The Hermit, The Waif, The Witch and The Queen
misogyny, gendered stigma surrounding psychotic disorders, dissociative disorders and personality disorders
The Hermit, The Waif, The Witch and The Queen. These categories represent the stigma still present against feminine-coded mental health conditions, and show the demonisation of women – mothers in particular – still prevalent in psychiatric circles. This piece was my response to the intersection of gender and mental illness.
I created this work in response to a book named Understanding the Borderline Mother, which delineates how one can categorise women/mothers with Borderline Personality Disorder into four subtypes. I was struck by the still-prevalent stigma against certain mental health conditions which are seen as ‘frightening’ – namely psychotic disorders, dissociative disorders and personality disorders – and how this stigma affects how patients are regarded by doctors, families and society at large.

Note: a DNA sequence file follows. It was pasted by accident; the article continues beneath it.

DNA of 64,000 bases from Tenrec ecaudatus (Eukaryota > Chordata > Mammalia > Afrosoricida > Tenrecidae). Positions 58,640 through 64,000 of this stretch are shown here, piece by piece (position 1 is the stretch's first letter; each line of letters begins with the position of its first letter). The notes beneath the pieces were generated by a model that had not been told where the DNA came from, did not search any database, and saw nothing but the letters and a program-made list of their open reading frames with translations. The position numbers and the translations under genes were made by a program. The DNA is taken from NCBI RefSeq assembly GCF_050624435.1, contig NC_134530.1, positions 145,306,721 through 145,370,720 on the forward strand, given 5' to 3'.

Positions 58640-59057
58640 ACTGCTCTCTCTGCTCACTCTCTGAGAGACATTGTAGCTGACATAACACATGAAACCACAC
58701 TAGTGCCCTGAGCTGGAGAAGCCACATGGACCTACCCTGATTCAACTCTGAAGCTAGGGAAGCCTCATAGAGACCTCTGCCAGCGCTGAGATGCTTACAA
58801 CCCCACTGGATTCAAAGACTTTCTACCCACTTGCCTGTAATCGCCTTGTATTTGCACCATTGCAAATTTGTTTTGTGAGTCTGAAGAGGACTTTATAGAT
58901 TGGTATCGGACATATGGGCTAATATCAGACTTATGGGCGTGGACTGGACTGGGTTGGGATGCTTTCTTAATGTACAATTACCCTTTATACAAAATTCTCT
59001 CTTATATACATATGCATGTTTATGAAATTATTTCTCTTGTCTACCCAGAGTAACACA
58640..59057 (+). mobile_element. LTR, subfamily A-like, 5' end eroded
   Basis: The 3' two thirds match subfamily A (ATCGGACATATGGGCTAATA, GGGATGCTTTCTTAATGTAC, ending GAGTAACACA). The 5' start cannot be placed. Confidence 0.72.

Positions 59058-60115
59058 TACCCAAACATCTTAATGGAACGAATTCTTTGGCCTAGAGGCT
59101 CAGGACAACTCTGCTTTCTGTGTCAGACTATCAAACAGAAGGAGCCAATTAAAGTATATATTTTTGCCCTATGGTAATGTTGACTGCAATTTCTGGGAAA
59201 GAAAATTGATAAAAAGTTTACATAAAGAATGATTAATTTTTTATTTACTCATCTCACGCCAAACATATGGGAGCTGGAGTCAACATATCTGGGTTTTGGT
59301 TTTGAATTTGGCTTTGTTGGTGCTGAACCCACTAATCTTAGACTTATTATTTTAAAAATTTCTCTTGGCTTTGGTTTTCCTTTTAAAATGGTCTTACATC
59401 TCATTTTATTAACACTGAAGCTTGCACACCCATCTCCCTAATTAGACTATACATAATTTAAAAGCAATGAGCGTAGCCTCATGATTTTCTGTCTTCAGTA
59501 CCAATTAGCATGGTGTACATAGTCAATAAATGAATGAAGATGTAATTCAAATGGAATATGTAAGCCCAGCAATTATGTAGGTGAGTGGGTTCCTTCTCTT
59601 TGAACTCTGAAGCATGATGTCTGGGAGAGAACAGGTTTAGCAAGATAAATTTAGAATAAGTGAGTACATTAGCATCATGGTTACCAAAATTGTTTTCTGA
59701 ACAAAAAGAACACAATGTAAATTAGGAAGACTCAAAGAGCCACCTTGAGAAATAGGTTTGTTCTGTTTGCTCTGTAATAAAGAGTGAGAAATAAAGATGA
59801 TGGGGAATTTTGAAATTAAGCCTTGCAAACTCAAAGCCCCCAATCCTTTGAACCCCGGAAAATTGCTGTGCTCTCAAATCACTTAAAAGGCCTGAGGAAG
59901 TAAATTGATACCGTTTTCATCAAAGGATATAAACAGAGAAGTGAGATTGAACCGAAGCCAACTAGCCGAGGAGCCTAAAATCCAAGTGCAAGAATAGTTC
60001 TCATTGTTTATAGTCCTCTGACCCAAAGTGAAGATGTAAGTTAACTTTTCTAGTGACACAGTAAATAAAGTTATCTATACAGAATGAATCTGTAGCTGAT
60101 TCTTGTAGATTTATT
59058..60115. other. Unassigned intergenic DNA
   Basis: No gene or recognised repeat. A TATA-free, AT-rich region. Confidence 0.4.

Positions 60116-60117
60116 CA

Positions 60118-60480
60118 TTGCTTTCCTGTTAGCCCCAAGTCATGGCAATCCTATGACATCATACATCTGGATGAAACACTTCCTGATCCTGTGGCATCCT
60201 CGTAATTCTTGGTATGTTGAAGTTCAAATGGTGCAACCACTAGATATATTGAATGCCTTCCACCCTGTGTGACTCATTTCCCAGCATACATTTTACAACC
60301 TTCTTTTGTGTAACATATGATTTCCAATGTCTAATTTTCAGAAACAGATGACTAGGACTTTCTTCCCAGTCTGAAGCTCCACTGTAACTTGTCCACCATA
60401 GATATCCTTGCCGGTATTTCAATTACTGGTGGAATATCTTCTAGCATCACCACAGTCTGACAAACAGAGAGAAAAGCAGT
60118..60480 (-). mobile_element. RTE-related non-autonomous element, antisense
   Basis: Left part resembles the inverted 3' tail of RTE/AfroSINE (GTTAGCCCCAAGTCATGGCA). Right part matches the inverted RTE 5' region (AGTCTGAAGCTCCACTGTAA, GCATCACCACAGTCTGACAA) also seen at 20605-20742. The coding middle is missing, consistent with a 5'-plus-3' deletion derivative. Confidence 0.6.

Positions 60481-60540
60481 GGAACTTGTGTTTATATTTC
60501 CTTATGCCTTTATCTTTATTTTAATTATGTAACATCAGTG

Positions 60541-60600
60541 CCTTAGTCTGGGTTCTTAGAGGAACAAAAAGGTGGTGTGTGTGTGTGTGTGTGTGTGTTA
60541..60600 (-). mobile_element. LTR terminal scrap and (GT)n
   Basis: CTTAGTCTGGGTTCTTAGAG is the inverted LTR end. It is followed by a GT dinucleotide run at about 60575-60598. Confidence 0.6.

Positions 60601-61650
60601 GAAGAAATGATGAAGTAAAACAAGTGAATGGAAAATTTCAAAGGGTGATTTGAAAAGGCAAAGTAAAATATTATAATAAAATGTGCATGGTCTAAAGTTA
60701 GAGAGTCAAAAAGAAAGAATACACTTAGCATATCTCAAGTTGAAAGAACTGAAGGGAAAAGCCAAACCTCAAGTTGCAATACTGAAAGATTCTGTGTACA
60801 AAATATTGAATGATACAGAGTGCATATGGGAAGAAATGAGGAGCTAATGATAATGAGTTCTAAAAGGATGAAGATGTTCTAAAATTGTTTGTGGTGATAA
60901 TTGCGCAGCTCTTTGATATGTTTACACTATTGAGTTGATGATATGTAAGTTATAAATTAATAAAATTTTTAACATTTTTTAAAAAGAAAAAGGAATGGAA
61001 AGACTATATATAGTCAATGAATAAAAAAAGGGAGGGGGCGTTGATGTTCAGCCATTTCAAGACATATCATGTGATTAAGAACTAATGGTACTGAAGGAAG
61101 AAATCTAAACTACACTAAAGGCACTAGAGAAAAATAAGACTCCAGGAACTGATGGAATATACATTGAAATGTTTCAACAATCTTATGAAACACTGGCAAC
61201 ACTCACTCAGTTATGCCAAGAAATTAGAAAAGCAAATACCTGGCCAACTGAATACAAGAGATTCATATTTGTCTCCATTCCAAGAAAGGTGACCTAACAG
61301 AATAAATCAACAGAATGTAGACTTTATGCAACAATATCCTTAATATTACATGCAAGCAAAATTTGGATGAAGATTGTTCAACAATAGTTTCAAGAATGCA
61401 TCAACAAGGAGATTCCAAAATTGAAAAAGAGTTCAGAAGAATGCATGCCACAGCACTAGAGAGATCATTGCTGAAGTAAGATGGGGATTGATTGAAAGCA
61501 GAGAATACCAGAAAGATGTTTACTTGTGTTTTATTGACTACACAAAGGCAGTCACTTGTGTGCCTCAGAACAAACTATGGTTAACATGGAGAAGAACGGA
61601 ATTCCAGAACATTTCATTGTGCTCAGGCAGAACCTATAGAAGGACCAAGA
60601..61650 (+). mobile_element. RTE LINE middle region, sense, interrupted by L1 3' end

The names are so undoubtedly feminine-coded, reflecting the specifically gendered lens through which this condition is viewed. Although it is likely that the ratio of men: women with the condition is roughly 50:50, the actual statistic for diagnoses of BPD is overwhelmingly female, due to sexist assumptions about expression of emotion and trauma.
The masks were intended to represent the silencing and control of women’s emotions by the psychiatric industry, as well as stereotypes forced onto women with mental health conditions – looking in particular at the detrimental effects of pushing cruel, stigmatising 'personalities’ onto those with a condition, causing a fragile and unstable sense of self. This stigma ultimately serves to retraumatise women by branding them as 'unstable’ and 'manipulative’ towards others, instead of recognising that Borderline Personality Disorder is natural consequence of unmanageable life events.
- Carys Reilly-Whitehouse